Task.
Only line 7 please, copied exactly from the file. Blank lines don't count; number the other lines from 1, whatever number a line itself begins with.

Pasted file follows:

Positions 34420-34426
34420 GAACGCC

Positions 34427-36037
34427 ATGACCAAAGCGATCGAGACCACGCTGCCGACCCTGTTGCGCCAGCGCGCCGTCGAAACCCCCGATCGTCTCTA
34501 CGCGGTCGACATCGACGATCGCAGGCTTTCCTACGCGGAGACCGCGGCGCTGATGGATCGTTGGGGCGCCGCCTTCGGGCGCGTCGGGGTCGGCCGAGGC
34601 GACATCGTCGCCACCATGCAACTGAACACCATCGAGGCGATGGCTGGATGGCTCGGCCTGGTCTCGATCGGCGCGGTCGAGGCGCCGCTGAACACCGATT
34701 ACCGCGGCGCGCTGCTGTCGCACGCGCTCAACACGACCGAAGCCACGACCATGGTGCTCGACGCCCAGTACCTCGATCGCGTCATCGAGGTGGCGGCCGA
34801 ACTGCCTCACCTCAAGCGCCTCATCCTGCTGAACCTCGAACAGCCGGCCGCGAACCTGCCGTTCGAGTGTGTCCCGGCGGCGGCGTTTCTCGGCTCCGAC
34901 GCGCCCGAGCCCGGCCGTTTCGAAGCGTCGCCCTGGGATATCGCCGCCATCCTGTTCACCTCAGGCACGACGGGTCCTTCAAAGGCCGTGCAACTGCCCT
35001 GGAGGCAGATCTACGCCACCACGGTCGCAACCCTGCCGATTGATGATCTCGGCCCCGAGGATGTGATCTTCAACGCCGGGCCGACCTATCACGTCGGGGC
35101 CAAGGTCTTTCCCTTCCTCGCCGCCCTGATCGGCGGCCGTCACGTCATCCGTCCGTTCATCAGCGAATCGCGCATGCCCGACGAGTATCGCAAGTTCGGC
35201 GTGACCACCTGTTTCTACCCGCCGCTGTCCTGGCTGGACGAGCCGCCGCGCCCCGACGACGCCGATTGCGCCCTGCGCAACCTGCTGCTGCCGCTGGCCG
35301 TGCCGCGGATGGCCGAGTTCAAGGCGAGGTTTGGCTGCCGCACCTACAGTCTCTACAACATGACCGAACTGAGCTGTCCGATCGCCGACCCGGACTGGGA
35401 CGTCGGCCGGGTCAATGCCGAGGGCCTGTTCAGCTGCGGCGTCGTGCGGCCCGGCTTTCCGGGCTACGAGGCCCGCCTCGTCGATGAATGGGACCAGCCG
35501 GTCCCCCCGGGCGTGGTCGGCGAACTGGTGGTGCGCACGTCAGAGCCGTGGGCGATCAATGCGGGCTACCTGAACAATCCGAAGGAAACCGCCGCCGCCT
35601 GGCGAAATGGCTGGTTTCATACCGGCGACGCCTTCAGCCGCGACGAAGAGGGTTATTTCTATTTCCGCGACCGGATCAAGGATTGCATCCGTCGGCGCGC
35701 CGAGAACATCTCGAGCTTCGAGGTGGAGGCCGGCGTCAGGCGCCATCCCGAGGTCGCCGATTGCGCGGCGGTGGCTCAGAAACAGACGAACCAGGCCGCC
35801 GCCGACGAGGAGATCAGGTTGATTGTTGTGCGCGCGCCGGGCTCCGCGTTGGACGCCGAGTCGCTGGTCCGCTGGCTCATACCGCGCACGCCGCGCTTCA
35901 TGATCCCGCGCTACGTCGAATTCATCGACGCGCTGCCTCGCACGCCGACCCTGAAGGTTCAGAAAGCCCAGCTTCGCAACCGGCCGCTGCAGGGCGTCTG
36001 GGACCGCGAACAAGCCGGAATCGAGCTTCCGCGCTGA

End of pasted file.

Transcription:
34701 ACCGCGGCGCGCTGCTGTCGCACGCGCTCAACACGACCGAAGCCACGACCATGGTGCTCGACGCCCAGTACCTCGATCGCGTCATCGAGGTGGCGGCCGA